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Abstract:

This chapter focuses on disease burden and the natural history of chronic liver disease due to hepatitis C virus (HCV) infection and highlights recent advances in therapy. Hepatitis C is the indication for an increasing proportion of liver transplants in the United States, accounting for 36% of all transplants in 1999. A study of anti-HCV-positive adolescents and young adults (mean age of 19.8 years) who had received blood transfusions as infants or young children showed that less than 60% had persistent infection. Of 17 patients who underwent liver biopsies, only two had portal fibrosis; both patients also had congestive heart failure. One recent review of published studies that evaluated progression to cirrhosis in cohorts of hepatitis C patients defined four categories based on how patients were recruited: cross-sectional studies of patients seen in referral practices; longitudinal studies of patients with posttransfusion hepatitis; case series of blood donors found at the time of screening to be anti-HCV positive; and community-based cohorts. Considerable advances in the treatment of hepatitis C have been made over the past several years. At the time of 1997 National Institutes of Health Consensus Development Conference, the recommended therapy of a 48-week course of interferon alpha three times a week resulted in a sustained virological response (SVR) of 12 to 16%. With optimal therapy of pegylated interferon and ribavirin, patients infected with genotype 1 have lower response rates (40 to 45%) than patients infected with genotype 2 or 3 (approximately 80%).

Citation: Bell B. 2004. Hepatitis C Virus and Chronic Liver Disease, p 1-11. In Scheld W, Murray B, Hughes J (ed), Emerging Infections 6. ASM Press, Washington, DC. doi: 10.1128/9781555816995.ch1
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Figure 1

Primary etiology of patients newly diagnosed with chronic liver disease: New Haven, Conn., and Kaiser, Alameda, Calif., 1999 ( = 342). HBV, hepatitis B virus; NAFLD, nonalcoholic fatty liver disease; alcohol, excessive alcohol intake. Other etiologies include primary biliary cirrhosis, primary sclerosing cholangitis, autoimmune hepatitis, granulomatous hepatitis, hemochromatosis, sarcoidosis, drug-induced hepatitis, cryptogenic, alpha-1-antitrypsin deficiency, and hepatocellular carcinoma. Findings are preliminary.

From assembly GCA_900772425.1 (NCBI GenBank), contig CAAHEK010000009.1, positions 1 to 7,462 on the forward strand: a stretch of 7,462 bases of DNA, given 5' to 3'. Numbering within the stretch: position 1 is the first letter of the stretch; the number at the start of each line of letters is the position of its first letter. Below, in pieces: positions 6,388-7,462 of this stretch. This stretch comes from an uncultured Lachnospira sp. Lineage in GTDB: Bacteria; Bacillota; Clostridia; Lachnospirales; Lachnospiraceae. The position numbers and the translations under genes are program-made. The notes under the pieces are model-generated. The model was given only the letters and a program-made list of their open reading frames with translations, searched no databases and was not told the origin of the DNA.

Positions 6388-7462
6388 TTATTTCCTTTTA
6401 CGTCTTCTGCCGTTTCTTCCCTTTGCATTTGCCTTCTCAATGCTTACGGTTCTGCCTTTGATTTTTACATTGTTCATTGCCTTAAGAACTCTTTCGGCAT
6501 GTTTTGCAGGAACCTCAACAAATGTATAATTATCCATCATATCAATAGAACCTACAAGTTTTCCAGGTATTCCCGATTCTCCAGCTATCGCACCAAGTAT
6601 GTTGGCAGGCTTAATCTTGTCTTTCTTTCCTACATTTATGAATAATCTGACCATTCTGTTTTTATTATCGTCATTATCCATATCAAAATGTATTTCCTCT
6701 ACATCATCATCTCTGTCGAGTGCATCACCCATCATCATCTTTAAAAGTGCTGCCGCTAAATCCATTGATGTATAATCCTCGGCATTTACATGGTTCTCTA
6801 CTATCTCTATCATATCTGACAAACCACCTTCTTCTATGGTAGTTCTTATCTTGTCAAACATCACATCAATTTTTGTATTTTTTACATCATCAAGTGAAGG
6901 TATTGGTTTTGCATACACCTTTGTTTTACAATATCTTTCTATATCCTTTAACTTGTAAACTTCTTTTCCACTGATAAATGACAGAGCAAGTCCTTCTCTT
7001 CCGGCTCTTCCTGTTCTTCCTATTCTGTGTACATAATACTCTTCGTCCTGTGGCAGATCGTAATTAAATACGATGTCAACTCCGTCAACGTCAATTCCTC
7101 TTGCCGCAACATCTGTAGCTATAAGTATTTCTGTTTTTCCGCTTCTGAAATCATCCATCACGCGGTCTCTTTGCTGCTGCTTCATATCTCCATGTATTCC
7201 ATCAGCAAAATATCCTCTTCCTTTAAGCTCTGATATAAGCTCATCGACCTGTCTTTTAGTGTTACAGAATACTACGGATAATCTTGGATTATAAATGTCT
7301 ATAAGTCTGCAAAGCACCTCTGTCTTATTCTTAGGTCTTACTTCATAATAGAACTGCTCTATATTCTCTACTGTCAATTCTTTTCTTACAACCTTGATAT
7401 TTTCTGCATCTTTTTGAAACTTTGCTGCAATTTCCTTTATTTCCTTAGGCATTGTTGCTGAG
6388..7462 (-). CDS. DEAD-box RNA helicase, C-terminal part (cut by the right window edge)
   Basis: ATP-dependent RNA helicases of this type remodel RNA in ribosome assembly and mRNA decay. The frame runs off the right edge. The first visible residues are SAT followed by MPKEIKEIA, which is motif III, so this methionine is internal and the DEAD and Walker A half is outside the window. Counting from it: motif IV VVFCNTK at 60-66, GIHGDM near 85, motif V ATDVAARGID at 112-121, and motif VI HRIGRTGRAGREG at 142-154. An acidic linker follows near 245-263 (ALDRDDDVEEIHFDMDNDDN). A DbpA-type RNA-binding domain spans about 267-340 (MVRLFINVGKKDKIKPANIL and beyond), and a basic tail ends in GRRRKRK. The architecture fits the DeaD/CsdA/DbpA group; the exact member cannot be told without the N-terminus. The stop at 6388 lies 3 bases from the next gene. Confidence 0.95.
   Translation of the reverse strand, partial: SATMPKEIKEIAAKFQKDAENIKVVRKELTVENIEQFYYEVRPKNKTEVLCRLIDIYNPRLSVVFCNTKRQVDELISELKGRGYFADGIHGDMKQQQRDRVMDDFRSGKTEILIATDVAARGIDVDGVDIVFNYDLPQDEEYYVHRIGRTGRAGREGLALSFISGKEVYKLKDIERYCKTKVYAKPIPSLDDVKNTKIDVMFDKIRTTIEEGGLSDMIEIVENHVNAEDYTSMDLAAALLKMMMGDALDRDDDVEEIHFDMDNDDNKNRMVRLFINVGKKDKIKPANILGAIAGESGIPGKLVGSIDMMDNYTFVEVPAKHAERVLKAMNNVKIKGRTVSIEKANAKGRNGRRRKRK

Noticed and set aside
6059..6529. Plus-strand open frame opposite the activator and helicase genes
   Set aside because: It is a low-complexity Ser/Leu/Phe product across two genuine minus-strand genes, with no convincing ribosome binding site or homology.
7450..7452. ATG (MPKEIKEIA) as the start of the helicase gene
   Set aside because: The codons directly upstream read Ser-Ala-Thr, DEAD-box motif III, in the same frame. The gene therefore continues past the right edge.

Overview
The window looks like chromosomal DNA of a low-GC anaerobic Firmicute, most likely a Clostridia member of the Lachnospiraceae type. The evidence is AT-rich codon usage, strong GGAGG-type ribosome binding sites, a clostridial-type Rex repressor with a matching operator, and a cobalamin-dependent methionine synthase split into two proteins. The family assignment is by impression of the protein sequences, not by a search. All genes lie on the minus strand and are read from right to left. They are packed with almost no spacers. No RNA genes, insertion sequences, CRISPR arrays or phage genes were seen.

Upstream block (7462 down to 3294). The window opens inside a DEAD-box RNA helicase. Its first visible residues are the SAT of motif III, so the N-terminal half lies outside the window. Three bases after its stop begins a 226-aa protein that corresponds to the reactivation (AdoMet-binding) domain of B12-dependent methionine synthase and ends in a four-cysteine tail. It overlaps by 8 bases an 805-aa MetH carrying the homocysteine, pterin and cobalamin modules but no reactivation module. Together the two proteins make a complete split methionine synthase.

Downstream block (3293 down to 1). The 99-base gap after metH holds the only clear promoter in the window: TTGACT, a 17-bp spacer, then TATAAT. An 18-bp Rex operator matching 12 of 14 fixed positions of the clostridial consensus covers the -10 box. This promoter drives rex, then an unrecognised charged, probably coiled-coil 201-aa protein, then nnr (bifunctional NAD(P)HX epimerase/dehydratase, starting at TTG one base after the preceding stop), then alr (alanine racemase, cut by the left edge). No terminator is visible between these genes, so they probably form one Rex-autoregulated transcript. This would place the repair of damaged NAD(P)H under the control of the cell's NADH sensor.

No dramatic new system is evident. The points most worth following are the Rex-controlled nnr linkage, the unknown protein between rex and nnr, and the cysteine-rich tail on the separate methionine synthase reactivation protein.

Citation: Bell B. 2004. Hepatitis C Virus and Chronic Liver Disease, p 1-11. In Scheld W, Murray B, Hughes J (ed), Emerging Infections 6. ASM Press, Washington, DC. doi: 10.1128/9781555816995.ch1
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Figure 2

Effect of HCV infection incidence on future prevalence of infection. Reprinted in part from reference 3, with permission from Elsevier.

Citation: Bell B. 2004. Hepatitis C Virus and Chronic Liver Disease, p 1-11. In Scheld W, Murray B, Hughes J (ed), Emerging Infections 6. ASM Press, Washington, DC. doi: 10.1128/9781555816995.ch1
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Figure 3

Natural history of HCV infection related to age at infection from cohort studies ( ).

Citation: Bell B. 2004. Hepatitis C Virus and Chronic Liver Disease, p 1-11. In Scheld W, Murray B, Hughes J (ed), Emerging Infections 6. ASM Press, Washington, DC. doi: 10.1128/9781555816995.ch1
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References

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Tables

Generic image for table
Table 1

Chronic liver disease and cirrhosis mortality, United States, 1998

Citation: Bell B. 2004. Hepatitis C Virus and Chronic Liver Disease, p 1-11. In Scheld W, Murray B, Hughes J (ed), Emerging Infections 6. ASM Press, Washington, DC. doi: 10.1128/9781555816995.ch1
Generic image for table
Table 2

Burden associated with HCV infection, United States

Citation: Bell B. 2004. Hepatitis C Virus and Chronic Liver Disease, p 1-11. In Scheld W, Murray B, Hughes J (ed), Emerging Infections 6. ASM Press, Washington, DC. doi: 10.1128/9781555816995.ch1

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